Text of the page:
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  Table of Contents    
CASE REPORT  
Year : 2018  |  Volume : 61  |  Issue : 4  |  Page : 610-613
Fibrillary glomerulonephritis in a human immunodeficiency virus-positive, hepatitis C-negative Indian patient: Expanding the profile of renal involvement in human immunodeficiency virus infection


1 Department of Pathology, Central Electron Microscopy Facility, Christian Medical College, Vellore, Tamil Nadu, India
2 Department of Nephrology, Christian Medical College, Vellore, Tamil Nadu, India
3 Department of General Pathology, Christian Medical College, Vellore, Tamil Nadu, India
4 Department of Infectious Diseases, Christian Medical College, Vellore, Tamil Nadu, India

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Date of Web Publication10-Oct-2018
 

   Abstract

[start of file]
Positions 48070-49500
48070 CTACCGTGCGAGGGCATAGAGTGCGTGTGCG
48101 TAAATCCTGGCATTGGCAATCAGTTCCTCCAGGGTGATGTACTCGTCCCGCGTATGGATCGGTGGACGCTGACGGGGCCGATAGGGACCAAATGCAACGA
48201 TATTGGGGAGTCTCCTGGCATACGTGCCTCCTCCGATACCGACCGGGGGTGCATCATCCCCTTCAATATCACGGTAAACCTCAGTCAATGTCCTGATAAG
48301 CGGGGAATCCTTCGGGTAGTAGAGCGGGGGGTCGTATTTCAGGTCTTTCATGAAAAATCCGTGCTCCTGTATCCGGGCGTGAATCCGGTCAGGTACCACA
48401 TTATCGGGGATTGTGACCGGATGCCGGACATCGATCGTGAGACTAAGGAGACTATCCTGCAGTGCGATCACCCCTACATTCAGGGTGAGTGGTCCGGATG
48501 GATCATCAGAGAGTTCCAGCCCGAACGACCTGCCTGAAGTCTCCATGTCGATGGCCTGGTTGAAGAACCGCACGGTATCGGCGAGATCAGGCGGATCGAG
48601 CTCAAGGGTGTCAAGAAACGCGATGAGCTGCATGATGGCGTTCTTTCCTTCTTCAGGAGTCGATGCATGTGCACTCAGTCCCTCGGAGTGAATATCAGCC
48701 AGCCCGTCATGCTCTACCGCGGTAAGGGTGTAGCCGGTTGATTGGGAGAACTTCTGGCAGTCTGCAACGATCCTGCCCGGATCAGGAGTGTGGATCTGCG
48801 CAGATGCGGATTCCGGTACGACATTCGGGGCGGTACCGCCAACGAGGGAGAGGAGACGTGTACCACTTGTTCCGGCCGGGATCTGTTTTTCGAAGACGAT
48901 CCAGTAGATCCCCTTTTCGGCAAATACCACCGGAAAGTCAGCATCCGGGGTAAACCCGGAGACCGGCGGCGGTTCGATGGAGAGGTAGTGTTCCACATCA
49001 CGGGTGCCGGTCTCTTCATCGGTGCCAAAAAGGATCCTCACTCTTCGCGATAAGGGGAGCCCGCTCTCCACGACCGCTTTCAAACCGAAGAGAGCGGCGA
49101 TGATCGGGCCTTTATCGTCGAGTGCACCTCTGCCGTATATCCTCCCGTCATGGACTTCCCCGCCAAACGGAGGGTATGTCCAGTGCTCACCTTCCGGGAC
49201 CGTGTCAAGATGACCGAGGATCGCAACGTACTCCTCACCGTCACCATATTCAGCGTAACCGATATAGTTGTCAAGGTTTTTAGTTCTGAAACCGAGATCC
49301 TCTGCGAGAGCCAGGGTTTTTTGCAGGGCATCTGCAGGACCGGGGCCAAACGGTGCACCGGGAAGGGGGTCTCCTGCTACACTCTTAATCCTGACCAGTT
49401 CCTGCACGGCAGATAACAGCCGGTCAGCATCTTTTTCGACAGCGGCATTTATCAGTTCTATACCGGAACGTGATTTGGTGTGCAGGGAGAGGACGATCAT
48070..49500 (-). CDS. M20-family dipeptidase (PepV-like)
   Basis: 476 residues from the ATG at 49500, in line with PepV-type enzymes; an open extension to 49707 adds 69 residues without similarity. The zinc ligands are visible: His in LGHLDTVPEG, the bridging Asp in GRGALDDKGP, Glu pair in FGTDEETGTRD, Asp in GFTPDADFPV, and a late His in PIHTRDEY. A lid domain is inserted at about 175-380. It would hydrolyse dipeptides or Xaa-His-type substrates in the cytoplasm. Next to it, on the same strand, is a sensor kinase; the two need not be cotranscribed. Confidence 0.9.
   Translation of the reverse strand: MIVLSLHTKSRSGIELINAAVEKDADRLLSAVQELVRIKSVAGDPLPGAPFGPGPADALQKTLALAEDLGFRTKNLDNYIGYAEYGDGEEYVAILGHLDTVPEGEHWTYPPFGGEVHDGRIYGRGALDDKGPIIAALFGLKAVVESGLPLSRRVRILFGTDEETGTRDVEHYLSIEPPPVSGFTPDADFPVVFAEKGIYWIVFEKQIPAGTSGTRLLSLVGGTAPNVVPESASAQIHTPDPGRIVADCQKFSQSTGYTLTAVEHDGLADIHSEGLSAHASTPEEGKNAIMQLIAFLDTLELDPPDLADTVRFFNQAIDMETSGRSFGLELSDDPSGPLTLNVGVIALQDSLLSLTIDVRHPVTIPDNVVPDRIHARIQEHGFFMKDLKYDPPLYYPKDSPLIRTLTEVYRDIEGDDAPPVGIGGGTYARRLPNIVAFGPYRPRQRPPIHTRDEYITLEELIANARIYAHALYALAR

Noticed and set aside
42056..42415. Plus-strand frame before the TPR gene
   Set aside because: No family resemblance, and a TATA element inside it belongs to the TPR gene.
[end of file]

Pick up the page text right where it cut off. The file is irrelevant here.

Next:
Highly active anti retroviral therapy (HAART) has dramatically improved life expectancy of human immunodeficiency virus (HIV) infected patients, converting HIV infection into a chronic illness with associated changes in its attendant renal complications. The past two decades have witnessed a decrease in the prevalence of HIV associated nephropathy (HIVAN), traditionally considered to be the hall mark of renal involvement in HIV infection. Simultaneously a host of other glomerular and tubulo-interstitial diseases have emerged, expanding the spectrum of HIV associated renal diseases, predominant among which is HIV associated immune complex mediated kidney diseases (HIVICK). Of the diverse glomerular diseases constituting HIVICK, fibrillary glomerulonephritis (FGN) remains a rarity, with only two existing reports to date, confined to patients co-infected with Hepatitis C virus (HCV). The pathogenetic role of HIV in these patients remains under a cloud because of previously well established association of HCV infection and FGN. We report a case of FGN in a HIV seropositive, HCV negative Indian patient, highlighting the diagnostic electron microscopy (EM) findings of FGN and strengthening the causal association of HIV with FGN. In view of increasing heterogeneity of renal complications in HIV infection, the diagnostic utility of a comprehensive renal biopsy evaluation inclusive of EM is emphasized for appropriate selection of treatment modalities.